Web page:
I am with Ted, I never run the pin with the modern pinion set up. Between myself and friends we have run thousands of miles with no problems. KGB
hey, i am assuming we are talking about the joint between the engine and the rear end. I was lucky enough to have a great grandfather whom had a NOS universal joint and when i held it next to the repop it was night and day. the repop was better than the one that i took out of my speedster... but still not as good as NOS.
No, the pinion thrust is not always outboard. That's true when the ring & pinion are under load, but, when you coast, the driveshaft will slip downwards, towards the ring gear, and cause improper mesh. Using traditional driveshaft bearings, (i.e. not Fun Projects), the thrust face on the upper torque tube bushing, along with the u-joint pin, maintain proper pinion location AND proper location of the U-joint, as John explains the importance of above. With a Fun Projects kit, it is also essential to use the pin but NOT the upper bushing thrust face because it is still essential to maintain u-joint position, (again see John's excellent explanation).
As to improper pin hole locations, read John R's posting carefully. He says, "The location of the hole is rather critical and dimensioned to be a specific distance from the large end of the drive shaft taper..."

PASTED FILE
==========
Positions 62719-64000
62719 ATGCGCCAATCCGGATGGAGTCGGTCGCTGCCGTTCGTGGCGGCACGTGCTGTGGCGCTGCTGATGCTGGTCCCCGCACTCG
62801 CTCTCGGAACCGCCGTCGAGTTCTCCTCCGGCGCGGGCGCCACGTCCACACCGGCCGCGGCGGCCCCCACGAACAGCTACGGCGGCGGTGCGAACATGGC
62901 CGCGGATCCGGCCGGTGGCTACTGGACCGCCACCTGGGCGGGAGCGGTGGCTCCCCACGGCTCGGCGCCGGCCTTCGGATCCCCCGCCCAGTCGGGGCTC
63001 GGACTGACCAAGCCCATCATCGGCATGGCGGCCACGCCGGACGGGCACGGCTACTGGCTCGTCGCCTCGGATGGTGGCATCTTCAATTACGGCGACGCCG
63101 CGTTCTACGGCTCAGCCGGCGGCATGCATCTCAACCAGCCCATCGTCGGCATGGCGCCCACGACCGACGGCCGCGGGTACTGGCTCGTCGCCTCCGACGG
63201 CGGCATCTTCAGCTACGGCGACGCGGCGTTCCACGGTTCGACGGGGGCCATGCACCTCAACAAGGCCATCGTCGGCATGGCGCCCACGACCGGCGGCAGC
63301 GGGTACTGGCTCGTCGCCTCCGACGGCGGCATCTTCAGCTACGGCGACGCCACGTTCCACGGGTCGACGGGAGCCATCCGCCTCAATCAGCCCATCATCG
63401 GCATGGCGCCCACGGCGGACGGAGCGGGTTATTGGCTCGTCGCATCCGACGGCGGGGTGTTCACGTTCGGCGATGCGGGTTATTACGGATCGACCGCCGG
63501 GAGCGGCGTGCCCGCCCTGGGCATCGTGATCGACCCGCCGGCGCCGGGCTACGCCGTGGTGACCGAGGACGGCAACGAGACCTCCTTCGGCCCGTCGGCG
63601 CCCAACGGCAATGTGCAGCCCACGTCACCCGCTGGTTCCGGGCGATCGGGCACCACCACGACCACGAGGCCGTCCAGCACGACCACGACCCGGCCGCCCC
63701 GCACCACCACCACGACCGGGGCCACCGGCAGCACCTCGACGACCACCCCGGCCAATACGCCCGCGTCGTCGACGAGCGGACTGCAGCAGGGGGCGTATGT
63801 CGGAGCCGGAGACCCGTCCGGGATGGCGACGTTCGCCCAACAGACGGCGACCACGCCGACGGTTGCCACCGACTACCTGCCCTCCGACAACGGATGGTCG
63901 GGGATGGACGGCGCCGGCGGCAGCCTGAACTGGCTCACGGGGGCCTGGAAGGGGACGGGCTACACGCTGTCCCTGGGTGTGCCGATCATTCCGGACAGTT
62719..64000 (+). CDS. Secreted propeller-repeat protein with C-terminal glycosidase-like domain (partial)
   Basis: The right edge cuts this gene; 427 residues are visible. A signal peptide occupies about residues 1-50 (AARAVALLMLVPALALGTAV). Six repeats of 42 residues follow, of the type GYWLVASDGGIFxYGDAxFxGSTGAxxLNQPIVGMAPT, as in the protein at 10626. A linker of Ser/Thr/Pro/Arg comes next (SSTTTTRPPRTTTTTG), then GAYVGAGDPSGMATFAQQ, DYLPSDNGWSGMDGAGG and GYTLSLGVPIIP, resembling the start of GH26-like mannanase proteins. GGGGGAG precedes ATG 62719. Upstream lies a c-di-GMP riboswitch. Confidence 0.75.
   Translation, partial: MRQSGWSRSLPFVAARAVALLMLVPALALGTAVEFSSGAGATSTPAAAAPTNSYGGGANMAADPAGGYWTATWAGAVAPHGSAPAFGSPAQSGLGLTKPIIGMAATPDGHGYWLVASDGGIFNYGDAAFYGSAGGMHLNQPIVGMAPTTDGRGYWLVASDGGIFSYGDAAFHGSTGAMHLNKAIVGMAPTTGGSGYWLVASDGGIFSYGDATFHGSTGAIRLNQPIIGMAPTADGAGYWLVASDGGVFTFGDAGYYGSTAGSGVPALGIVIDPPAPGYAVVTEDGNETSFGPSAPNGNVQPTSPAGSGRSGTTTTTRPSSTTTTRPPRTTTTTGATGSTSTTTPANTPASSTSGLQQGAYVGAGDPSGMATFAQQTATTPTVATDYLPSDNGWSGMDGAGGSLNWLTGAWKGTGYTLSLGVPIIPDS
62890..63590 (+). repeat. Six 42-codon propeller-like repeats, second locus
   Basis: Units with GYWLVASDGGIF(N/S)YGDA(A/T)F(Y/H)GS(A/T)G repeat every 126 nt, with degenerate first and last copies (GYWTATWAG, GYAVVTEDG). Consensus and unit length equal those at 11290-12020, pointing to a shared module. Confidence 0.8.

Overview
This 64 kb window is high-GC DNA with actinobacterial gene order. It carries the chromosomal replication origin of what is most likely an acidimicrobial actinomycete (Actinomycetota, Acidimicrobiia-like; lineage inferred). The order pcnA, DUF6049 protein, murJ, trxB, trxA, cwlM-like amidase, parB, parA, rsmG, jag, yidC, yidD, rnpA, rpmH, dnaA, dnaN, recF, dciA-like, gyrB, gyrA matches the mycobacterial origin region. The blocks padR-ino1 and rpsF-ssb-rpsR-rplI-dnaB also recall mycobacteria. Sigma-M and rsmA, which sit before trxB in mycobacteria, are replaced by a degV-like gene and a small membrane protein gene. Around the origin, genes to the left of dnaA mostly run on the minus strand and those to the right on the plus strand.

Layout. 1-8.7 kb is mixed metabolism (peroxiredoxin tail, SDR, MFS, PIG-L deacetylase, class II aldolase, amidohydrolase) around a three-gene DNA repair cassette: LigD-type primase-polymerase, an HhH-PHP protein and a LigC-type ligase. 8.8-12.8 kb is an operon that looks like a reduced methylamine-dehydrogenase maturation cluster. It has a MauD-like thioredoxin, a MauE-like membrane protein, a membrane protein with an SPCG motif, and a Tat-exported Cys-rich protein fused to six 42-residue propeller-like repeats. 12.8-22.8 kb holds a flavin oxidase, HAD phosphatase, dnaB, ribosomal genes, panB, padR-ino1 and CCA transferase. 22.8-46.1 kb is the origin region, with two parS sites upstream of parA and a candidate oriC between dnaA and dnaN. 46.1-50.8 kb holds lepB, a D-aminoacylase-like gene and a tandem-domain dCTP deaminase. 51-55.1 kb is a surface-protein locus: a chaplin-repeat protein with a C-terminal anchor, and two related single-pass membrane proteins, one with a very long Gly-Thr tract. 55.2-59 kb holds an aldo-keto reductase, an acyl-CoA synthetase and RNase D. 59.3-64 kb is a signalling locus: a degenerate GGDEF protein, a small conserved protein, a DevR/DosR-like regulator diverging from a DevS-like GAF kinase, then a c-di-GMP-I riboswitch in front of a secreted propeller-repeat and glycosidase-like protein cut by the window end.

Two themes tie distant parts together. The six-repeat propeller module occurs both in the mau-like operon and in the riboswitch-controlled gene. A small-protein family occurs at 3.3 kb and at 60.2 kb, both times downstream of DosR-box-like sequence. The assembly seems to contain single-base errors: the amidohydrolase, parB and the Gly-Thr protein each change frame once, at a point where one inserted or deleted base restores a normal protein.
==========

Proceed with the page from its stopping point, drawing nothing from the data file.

If you're comparing the location of the holes, in the photos above, by judging their relative location from the shaft's square end, and finding that they're dissimilar, it does not necessarily mean that they're still wrong. It may only mean the drive shafts are dissimilar in length. Instead, lay the shafts side-by-side and align the top edges of the pinion tapers. Then, compare the relative locations of the pin holes. Still off?
In Chester's case, I'm wondering if he realized that the new upper torque tube bushings need to be dressed down so that the pin holes can align? The bushing flanges are usually oversized in thickness so that they can be precisely fit to maintain minimal drive shaft end play.
What bothers me on some of the new drive shafts are the square corners where the flats meet the shaft outer diameter. The Ford shafts have a nice radius at this transition to avoid stress risers and cracking. One of the new shafts Dan shows above, (bottom photo), has the radius. I guess there are different suppliers? A shaft I bought some time back had those square corners, which I recut to add a radius.